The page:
Welcome back astronomy fans and space buffs. This semester the focus of this section will change just as the stars above change. Where last semester there was a large focus on constellations and deeper sky objects this semester we will turn our sights a little bit closer to home. Expect to see articles on planets, moons, rockets, the auroras, and maybe a little bit about black holes. So without further delay, get ready to turn your eyes to the stars above Mines.
Our planetary neighborhood is a gift. While we have looked out at the stars and found other systems with planets we have yet to find one that compares to our own. While it is certain that there are other planetary groups in this cosmos that mirror our own, for now this is all we have and possibly all we will ever have. For many years the planets have wrongly been pristine spheres where advanced civilizations have thrived in crystalline towers or they have been menacing threats filled with hostile forces that have been itching to pick a fight with Earth. Unfortunately the reality is not as exciting on an immediate level, there are no green men staring up at us from there telescopes on shaped mounds. What is up there is a puzzle of scientific data and possible way stations for further travel to the stars.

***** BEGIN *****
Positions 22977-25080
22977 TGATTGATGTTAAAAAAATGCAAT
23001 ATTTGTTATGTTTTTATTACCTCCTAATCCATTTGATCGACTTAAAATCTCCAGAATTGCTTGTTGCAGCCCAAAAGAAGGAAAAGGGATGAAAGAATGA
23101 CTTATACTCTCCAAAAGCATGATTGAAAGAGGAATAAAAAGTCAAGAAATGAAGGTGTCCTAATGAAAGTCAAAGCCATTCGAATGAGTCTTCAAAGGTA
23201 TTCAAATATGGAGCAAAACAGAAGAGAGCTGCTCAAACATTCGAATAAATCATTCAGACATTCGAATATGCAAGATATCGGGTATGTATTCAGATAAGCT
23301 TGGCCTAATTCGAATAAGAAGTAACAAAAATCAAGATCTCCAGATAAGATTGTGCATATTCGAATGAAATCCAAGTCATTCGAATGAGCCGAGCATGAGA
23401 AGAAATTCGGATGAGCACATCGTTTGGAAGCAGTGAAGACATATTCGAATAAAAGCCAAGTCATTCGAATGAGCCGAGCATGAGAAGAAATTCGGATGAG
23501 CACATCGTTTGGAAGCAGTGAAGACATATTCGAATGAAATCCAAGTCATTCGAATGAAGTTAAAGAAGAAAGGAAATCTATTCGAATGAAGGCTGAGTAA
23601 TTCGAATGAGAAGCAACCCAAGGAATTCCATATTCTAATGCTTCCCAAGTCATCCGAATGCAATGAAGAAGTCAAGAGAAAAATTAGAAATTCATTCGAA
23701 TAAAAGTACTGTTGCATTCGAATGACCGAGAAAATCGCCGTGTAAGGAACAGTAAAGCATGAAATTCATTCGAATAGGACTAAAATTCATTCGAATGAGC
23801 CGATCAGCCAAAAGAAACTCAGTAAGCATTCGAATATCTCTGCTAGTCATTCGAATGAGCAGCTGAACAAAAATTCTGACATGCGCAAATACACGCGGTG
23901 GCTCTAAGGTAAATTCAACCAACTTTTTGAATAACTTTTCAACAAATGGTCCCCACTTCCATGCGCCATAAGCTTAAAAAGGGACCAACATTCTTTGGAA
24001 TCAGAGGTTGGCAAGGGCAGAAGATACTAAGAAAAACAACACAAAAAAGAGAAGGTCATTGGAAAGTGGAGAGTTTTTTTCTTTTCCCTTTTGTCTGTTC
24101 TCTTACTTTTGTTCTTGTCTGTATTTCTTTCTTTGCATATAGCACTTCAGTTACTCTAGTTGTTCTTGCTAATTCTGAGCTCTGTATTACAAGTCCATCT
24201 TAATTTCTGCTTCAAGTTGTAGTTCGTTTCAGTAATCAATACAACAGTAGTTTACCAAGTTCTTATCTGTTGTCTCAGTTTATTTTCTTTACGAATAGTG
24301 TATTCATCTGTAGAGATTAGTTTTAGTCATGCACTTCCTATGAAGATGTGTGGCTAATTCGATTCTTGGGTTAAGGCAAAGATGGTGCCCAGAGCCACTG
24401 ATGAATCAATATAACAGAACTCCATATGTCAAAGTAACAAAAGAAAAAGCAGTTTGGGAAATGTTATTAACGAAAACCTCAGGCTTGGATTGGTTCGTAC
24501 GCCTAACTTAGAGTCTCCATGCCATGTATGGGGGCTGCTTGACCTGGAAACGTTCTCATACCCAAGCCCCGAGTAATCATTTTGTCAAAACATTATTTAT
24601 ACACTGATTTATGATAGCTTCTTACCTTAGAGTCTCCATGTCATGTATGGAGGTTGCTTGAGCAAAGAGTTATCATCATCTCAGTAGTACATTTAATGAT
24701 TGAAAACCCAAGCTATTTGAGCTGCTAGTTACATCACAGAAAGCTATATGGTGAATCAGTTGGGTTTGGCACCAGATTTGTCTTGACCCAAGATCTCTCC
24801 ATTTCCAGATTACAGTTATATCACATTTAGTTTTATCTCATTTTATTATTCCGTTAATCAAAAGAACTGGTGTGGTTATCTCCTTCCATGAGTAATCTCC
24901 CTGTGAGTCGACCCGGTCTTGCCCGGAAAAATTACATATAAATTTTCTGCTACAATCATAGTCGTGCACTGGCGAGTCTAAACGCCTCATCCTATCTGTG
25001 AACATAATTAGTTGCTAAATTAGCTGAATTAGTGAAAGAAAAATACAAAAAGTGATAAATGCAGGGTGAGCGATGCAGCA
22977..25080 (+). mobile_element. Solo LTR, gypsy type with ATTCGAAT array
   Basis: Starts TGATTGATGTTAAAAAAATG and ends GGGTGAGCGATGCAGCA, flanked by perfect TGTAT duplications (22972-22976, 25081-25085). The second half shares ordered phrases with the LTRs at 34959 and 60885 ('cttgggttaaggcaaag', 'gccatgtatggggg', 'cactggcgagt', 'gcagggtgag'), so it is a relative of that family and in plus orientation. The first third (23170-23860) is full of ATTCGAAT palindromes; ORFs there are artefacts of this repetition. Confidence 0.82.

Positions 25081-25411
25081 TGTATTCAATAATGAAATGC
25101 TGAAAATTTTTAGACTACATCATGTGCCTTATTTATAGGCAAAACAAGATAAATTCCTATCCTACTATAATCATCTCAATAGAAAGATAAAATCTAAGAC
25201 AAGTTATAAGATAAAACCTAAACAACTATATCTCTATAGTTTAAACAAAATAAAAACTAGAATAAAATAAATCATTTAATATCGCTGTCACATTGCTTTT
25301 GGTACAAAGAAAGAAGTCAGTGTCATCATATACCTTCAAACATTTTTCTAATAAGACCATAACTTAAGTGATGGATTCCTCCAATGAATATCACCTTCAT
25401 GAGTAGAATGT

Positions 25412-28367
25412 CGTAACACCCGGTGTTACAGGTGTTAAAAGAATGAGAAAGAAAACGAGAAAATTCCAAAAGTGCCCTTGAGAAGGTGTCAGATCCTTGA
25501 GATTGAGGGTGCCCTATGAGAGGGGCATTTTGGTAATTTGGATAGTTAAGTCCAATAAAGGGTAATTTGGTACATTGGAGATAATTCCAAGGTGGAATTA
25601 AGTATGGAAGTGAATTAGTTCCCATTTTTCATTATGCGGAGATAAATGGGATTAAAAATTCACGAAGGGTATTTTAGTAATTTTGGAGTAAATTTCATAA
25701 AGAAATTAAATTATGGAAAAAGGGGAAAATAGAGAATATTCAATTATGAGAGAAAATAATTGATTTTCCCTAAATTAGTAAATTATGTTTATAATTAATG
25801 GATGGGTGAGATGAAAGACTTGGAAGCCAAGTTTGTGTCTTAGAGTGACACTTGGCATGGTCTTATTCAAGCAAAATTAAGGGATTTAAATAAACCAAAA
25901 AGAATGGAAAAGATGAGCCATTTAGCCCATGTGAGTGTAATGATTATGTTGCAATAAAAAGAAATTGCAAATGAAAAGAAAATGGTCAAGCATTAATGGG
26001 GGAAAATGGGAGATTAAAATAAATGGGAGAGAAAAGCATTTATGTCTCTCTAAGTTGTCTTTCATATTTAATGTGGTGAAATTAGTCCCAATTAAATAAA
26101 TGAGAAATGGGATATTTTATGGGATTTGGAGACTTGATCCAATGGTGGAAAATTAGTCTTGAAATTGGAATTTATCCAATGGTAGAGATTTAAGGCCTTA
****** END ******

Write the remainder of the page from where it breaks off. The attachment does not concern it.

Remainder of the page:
Sitting at a distance of a little over one third of the way between the Sun and the Earth is the smallest planet in the current solar menagerie. Mercury is generally very hard to see as it is so close to the sun but for one wishing to see it, the best times are generally right before sunrise and right after sunset depending on its position. Currently the planet is slightly visible right at sunrise before it gets too bright. Mercury is an interesting world since it has had most of its surface eliminated due to prior impacts, this has left the surface mostly metallic. To add to the inhospitableness of this planet, it is nearly tidally locked with the sun so that the days are long and extremely hot while the nights are entirely opposite. Were we to go to Mercury it would be for the intent of observing the sun at a much closer and stable range or possibly for the metals that may be present at the surface in great quantities.
May the stars shine brightly in your skies.
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